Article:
The Galt family slept their way to the top of Montana politics a century ago.
Today one of the clan got elected Speaker of the Montana House, Wylie Galt of Martinsdale.
Never heard of it?
400 people live there, and a guy that represents such a small minority will now have a huge say in Montana politics.
You can blame Jeanette Rankin for that, or more appropriately...her brother.
Without the Rankin’s, the Galts would be nothing. They’d still be cleaning cow shit off their boots before coming into the ranch they’re working for.
Keyword: working for - they didn’t own shit.
It was grandpappy’s cock that got them where they are today.
Now, what you don’t understand is that Jeanette was the black sheep of the family, and her brother - Wellington Rankin - was seen as their savior.
We don’t understand today how unpopular Jeanette was, and how much of a fluke it was for her to get in office.
Remember, she served just a single term before getting voted out. She was so unpopular that she was out of Montana politics for 30 years before another fluke got her elected again. Served a single term, again.
Her brother was another story entirely.
Wellington first tried for office in 1914, running as a progressive. He got wasted, and realized the GOP was the only route for him. Worked. In ‘20 he won the AG position, and got reelected in ‘24. His war record no doubt helped.
Anaconda Company hated him, calling him “Rankin at his rankest.”
Rankin promised that if he was elected he’d “reduce state expenses by removing the private telephone wire between the state house and the company offices.” Whether those lines actually existed or not was never proven, perhaps because Anaconda threw their support behind “Honest John” that year.
In case you didn’t guess, “Honest” John Erickson was a Democrat. Got a little too big for his britches in the FDR years and resigned during the last few days of his second term.
That’s how we got the Montana Cooneys - Frank Cooney was lieutenant governor at the time and got the top spot, quickly appointed “Honest” John to the U.S. Senate, and proceeded to serve out “Honest” John’s term until he died in office a year later.
Frank was Mike Cooney’s grandpa.
But let’s get back to the Rankins.
In 1928 Wellington tried for governor and lost in a landslide. He took a break for 20 years.
In 1948 he came back and ran for Senate, but it was Murray’s year.
Tried for the U.S. House two years later, won a crowded three-way primary, but lost in the general to Democrat Metcalf by 1,593 votes.
And this is where the Galts come in.
1950 would prove to be Wellington’s last race. He never again ran for public office after what must have been another in a long string of bitter defeats. There was a final bright spot in his life when he married Louise Replogle in 1956, a woman nearly forty years his junior.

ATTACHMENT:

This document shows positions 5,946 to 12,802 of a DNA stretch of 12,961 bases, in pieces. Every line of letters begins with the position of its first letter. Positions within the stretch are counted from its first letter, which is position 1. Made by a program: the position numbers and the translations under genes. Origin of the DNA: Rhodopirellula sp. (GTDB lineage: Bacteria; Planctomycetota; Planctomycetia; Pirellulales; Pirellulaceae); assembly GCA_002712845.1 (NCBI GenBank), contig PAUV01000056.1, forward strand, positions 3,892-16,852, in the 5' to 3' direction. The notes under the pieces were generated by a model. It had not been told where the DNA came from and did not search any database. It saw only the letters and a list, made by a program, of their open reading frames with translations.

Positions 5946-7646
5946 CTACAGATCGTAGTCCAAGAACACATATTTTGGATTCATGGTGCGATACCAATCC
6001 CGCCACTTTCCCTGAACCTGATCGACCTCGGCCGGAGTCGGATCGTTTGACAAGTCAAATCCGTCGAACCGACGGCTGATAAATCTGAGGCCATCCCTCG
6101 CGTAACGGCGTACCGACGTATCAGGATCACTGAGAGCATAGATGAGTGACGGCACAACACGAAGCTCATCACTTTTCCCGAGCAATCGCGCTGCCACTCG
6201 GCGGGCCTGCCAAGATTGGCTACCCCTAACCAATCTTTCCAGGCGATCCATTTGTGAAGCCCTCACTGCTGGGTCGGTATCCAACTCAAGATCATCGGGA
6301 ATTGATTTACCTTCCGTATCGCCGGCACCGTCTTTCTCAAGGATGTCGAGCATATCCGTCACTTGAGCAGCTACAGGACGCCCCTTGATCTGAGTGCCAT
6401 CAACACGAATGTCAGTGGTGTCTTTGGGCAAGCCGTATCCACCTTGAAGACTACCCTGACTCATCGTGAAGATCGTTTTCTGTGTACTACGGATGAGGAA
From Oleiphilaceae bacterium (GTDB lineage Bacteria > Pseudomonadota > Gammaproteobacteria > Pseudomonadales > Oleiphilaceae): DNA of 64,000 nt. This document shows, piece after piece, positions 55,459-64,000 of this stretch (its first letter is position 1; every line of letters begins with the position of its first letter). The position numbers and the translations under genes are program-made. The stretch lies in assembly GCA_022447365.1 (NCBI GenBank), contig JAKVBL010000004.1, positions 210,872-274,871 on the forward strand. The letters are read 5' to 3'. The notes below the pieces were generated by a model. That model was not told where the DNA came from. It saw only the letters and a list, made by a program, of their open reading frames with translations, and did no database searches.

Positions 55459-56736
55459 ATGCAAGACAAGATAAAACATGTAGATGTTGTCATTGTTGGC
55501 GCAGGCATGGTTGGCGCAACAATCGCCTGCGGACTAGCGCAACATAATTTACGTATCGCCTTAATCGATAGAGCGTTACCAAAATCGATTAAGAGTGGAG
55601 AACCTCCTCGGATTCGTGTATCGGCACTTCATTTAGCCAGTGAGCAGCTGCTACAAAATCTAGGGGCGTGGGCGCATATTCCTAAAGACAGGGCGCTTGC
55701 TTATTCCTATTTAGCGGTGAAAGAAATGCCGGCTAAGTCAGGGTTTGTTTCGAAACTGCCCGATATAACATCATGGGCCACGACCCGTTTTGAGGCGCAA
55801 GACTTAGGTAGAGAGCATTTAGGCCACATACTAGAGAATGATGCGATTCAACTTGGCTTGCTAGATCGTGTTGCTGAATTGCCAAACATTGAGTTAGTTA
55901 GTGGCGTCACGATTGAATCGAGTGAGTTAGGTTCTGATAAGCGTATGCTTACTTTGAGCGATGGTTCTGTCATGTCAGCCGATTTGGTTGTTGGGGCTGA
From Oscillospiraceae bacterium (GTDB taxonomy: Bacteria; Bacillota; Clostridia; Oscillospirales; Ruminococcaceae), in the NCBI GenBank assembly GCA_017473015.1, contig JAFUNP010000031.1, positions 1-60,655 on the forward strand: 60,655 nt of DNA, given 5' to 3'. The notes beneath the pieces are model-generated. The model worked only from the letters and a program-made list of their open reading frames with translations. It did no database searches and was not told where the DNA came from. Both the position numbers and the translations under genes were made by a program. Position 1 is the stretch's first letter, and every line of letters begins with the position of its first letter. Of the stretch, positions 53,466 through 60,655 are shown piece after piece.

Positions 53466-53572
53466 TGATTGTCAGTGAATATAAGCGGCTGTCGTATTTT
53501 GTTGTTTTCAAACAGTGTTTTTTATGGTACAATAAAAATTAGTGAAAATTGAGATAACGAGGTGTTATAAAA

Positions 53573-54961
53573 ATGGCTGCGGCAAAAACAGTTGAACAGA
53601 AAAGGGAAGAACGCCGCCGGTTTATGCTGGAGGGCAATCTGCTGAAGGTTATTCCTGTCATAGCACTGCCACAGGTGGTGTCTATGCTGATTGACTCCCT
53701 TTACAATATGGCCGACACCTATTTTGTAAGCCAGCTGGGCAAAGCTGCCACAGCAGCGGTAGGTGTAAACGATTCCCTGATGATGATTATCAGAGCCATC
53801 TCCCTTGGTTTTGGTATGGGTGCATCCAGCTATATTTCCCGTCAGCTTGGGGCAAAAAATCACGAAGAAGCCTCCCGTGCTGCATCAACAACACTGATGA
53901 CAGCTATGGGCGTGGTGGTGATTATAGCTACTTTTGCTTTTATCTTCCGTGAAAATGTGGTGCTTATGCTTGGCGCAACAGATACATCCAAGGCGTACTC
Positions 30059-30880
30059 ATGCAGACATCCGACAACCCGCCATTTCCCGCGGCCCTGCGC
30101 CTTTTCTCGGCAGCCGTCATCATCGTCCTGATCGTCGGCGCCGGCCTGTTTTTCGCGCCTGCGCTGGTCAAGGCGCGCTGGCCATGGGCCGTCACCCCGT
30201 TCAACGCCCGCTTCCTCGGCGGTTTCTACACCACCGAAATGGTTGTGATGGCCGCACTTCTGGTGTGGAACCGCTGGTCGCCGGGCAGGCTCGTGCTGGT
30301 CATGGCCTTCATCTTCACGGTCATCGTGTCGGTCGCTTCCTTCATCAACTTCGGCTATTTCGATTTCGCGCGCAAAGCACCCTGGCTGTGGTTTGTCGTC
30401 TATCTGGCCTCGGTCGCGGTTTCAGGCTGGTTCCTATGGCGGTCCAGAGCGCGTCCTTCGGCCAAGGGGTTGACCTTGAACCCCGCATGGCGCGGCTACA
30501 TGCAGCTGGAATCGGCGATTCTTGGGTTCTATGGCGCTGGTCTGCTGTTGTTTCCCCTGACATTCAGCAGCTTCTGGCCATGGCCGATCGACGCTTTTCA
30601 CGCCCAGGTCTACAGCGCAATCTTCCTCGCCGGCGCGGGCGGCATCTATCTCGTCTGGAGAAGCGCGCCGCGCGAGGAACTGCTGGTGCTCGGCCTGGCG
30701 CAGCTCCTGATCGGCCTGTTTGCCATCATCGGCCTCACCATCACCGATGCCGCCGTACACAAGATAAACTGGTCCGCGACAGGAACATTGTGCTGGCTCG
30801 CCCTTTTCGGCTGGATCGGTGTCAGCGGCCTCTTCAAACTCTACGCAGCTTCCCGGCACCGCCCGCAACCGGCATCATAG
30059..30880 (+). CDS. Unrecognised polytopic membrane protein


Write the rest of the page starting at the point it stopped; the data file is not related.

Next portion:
“He didn’t seem that much older,” Replogle told the Big Sky Journal’s John Byorth in 2008. “We had all the same interests, and he seemed much younger.”
Wellington most likely enjoyed those last years, which also saw him become the largest private landowner in the state, “with more than 1 million deeded and leased acres of land and 27,000 cattle at his operation’s peak.”
He would die ten years later in Missoula, on June 4, 1966. He was 81 years old. His sister lived another 7 years, dying in 1973.
Now let’s focus on his wife, Louise Replogle/Rankin/Galt.
She was a smart woman. Got her law degree in ‘46 at the ripe old age of 23. Got the degree in Missoula at UM, and that fall she moved back to her hometown of Lewistown, defeated two men in the GOP primary, and got elected attorney for Fergus County.
Just the third woman in U.S. history to be named prosecutor. Quite an accomplishment.
A year later she rose to national prominence with her raid on slot machines, which the legislature had allowed despite anti-gambling laws under a non-profit exemption.
Wasn’t long before every store, shop and church in the state suddenly had a ‘non-profit’ spot laid out on its floor for the slot machines.
Louise put an end to that, no doubt earning her many enemies in the state, and quite a few allies as well. Three years later the state supreme court upheld her decision.
In 1951 she left the attorney’s office and joined Wellington’s firm. They knew each other - she’d beaten him once in court, and he bested her once as well.
Over the next 5 years he courted her, and in 1956 they were married.
Louise loved the horses, and a big part of her law practice had focused on ranching. They had 10 good years before Wellington died.
He left her ranches in Broadwater, Meagher, Park, Garfield, Rosebud, Phillips and Valley counties. She inherited 66 employees and tens of thousands of cattle. She got controlling interests in the Placer and Helena hotels in the capital, and perhaps the legislators who frequented them. Oil wells came her way as well.
A year after Wellington died, Louise married Jack Galt. Oh, and they had 7 kids...all named Galt.
He’d been one of the main ranch managers for Wellington. Once he married Louise his stock rose, and it wasn’t long before he was elected to the legislature. Ended up serving 16 years, even becoming Senate president in 1989.
No word on the cowshit on his boots, for he never would have made it so far without.
He died in 2007, and Louise passed in 2013.
Now today in 2020, one of the Galts is again in a leadership position in the legislature.
It’s interesting how close we are to our past, and yet so far away.